Task Force Condemns Police’s Treatment of Transgender Activist

Washington, DC November 19, 2015—The National LGBTQ Task Force condemns the treatment of transgender activist Jes Grobman by the Metropolitan Police Department of the District of Columbia. Grobman was arrested during a “Transgender Week of Action” protest in DC yesterday, November 18 at about 6pm ET. Initial charges brought against her yesterday have been dropped, but today new charges were brought against her while she was in court and she will appear in court again soon. At the time of her arrest, activists were blocking an intersection next to the Columbia Heights Metro, and police did not follow procedure for issuing verbal warnings to clear the intersection before she was arrested. The protest was attended by dozens of transgender community members, and Jes Grobman was one of the lead organizers along with Alexa Rodriguez of the TransLatina Coalition.

“Last night’s action, which was intended to highlight violence and discrimination experienced by transgender people, clearly demonstrated why transgender people are afraid of going to police for help, especially as police themselves are often a source of violence. The National Transgender Discrimination Survey found that 46% of transgender people are uncomfortable going to the police, and 22% of transgender people have been harassed by police. Transgender people of color are especially vulnerable—15% of black trans people and 9% of Latino/a trans people have been assaulted by police. Transgender women of color are frequent targets of police profiling,” said Victoria Rodriguez-Roldan, National LGBTQ Task Force Trans/Gender Non-Conforming Justice Project Director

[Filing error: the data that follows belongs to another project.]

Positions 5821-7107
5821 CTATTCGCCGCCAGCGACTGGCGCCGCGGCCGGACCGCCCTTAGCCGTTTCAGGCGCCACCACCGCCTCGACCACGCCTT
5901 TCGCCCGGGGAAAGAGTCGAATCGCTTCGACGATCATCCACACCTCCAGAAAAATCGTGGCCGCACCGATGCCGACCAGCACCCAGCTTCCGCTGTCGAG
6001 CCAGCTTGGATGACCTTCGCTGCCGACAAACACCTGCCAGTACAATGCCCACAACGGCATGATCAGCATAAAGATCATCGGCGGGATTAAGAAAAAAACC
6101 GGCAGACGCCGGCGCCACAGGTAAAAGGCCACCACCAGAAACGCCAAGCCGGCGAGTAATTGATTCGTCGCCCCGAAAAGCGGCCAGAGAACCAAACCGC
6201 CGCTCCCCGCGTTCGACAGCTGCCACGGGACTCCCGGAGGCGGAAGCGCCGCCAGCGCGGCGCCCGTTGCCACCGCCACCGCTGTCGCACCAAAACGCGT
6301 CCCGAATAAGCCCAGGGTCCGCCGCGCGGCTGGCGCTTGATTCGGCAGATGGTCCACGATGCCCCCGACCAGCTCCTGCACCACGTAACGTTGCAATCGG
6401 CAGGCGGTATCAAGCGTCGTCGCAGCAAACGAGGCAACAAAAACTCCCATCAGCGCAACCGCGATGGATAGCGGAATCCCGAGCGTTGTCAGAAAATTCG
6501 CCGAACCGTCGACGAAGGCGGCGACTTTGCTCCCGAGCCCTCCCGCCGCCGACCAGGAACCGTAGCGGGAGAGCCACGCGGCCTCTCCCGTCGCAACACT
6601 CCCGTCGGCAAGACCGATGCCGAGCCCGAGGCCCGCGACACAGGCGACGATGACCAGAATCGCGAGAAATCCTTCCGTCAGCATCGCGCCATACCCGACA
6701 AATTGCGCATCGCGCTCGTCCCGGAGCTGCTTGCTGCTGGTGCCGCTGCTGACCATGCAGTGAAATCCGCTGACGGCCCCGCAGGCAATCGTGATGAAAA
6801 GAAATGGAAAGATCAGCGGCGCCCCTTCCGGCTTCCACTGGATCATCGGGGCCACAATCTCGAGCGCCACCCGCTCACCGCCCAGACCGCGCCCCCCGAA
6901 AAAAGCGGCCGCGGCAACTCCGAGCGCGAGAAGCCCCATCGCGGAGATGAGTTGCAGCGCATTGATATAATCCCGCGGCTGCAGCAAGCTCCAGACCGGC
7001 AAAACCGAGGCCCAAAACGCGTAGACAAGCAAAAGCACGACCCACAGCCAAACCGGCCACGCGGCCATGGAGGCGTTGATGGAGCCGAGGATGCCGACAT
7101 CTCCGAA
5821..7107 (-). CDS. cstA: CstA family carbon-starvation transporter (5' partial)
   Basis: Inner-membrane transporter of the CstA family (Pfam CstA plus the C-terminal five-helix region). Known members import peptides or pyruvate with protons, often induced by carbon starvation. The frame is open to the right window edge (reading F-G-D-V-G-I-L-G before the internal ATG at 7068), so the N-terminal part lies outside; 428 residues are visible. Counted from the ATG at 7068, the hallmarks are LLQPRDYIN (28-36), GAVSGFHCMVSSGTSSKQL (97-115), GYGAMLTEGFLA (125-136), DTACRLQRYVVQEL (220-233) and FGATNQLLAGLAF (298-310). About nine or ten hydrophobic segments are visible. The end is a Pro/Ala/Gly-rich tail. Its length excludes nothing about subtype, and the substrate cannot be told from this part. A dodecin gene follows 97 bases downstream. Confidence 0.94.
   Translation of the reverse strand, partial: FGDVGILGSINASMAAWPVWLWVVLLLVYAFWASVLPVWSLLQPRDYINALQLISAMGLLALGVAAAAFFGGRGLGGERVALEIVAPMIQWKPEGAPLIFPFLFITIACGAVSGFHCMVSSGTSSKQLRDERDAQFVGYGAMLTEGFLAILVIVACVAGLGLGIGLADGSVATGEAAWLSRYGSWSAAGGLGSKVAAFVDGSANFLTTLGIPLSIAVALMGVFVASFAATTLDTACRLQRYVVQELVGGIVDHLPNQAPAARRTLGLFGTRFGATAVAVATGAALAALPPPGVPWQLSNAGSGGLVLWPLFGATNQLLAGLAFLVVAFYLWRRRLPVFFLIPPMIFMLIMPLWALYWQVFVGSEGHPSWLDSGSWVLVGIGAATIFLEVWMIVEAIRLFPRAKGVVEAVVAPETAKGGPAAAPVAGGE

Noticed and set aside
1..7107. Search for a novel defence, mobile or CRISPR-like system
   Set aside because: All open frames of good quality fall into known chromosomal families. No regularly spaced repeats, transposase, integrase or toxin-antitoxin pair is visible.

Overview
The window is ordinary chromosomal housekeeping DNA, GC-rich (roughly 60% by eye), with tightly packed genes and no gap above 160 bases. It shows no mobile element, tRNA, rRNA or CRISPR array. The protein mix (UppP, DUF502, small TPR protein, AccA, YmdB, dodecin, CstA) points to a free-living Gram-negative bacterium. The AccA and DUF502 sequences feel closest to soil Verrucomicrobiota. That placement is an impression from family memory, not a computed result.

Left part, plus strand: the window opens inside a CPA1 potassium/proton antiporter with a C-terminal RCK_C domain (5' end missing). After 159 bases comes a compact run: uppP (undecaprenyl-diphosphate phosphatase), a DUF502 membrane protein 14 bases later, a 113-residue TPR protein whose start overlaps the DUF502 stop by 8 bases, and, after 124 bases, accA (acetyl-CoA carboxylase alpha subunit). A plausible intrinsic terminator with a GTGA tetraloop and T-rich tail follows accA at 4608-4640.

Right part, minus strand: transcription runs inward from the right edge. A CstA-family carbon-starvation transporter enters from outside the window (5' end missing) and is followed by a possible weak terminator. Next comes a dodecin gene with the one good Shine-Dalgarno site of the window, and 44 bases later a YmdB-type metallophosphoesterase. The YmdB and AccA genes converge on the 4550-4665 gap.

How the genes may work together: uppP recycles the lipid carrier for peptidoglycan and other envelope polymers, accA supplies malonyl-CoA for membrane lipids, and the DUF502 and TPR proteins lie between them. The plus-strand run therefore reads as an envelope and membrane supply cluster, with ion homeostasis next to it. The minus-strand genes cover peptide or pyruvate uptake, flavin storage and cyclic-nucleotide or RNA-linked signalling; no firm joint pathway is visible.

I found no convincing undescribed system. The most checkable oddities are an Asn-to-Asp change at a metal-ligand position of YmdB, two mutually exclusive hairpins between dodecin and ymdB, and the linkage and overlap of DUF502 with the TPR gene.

The National LGBTQ Task Force supports legislation to end racial profiling, ending “stop and frisk” police practices, along with efforts to decriminalize sex work and an end the use of condoms as evidence. Transgender people are 5 times more likely to live in extreme poverty than the general population, with 34% of black trans people, 28% of Latino/a trans women and 18% of Asian/Pacific Islander trans people making less than $10k a year. Employment discrimination plays a large role, with 47% of transgender people reporting being fired, or denied a promotion because of their gender identity. Also, 16% of trans people have had to resort to the underground economy including sex work in order to survive. The National LGBTQ Task Force supports passage of explicit nondiscrimination laws that will ban LGBTQ employment discrimination nationwide.

“As the country prepares to commemorate Transgender Day of Remembrance tomorrow, a day to recognize the fatal violence that has taken the lives of so many transgender people, it is important that we also recognize and take action to end the discrimination that leaves transgender people especially vulnerable to violence. At the same time that more Americans are learning about the stories of transgender people, transgender people continue to experience de-humanizing news coverage and misinformation propagated by opponents of LGBTQ equality—as we witnessed recently during the attacks on Houston’s non-discrimination ordinance recently. Transgender people deserve to be treated with dignity and respect, and we will keep fighting until all transgender people experience true lived freedom, justice and equality,” said Rodriguez-Roldan.


Jorge Amaro
Media and Public Relations Director